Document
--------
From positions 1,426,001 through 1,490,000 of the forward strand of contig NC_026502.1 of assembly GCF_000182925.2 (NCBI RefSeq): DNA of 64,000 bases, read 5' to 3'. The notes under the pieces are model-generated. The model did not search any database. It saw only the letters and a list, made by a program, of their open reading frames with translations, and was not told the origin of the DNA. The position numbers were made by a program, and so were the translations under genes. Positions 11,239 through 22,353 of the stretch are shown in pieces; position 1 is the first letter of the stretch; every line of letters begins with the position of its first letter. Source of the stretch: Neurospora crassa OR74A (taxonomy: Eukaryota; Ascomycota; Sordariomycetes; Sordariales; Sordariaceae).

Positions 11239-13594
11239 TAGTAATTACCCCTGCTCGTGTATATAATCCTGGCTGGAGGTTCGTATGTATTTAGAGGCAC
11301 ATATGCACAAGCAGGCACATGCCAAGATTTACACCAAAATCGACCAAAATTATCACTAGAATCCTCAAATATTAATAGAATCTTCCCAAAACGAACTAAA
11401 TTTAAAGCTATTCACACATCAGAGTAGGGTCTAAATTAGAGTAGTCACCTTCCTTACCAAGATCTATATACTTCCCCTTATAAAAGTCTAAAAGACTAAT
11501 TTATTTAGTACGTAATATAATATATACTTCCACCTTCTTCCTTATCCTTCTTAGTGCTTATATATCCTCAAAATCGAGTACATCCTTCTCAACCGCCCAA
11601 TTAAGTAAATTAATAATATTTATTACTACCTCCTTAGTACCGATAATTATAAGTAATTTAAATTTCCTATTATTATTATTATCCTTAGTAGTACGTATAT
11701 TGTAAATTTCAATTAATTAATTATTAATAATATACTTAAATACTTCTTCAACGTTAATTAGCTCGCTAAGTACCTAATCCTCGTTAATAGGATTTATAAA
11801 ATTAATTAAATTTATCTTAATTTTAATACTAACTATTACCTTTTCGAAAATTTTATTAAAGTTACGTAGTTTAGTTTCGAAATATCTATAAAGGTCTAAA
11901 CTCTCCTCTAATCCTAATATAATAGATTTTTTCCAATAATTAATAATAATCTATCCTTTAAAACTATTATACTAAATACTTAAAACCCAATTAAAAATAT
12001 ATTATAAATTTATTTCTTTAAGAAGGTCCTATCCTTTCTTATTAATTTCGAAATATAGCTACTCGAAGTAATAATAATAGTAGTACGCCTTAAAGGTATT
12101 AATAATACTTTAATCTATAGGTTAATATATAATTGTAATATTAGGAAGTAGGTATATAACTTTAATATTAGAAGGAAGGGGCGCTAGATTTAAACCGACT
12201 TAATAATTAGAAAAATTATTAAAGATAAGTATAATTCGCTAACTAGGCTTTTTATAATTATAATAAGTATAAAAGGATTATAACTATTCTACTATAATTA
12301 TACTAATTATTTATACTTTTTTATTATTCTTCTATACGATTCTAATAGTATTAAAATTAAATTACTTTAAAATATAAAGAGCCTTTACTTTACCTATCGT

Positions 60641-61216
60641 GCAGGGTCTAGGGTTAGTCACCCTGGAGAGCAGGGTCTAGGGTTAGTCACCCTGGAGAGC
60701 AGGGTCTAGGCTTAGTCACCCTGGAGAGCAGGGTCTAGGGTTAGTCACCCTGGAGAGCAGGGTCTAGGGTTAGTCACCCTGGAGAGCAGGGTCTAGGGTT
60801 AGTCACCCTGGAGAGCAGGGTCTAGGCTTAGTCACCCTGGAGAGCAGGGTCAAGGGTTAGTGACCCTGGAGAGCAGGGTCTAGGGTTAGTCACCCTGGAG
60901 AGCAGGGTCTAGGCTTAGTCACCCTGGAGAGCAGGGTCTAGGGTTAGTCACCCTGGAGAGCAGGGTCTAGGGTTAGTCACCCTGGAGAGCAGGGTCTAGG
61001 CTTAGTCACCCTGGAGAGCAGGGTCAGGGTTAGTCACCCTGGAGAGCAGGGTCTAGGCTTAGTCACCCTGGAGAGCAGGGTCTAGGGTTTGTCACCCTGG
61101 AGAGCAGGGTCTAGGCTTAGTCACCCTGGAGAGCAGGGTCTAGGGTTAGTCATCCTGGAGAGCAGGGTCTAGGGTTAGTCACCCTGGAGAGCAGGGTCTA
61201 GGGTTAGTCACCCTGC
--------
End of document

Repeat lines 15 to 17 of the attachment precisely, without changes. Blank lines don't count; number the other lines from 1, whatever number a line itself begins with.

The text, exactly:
Positions 60641-61216
60641 GCAGGGTCTAGGGTTAGTCACCCTGGAGAGCAGGGTCTAGGGTTAGTCACCCTGGAGAGC
60701 AGGGTCTAGGCTTAGTCACCCTGGAGAGCAGGGTCTAGGGTTAGTCACCCTGGAGAGCAGGGTCTAGGGTTAGTCACCCTGGAGAGCAGGGTCTAGGGTT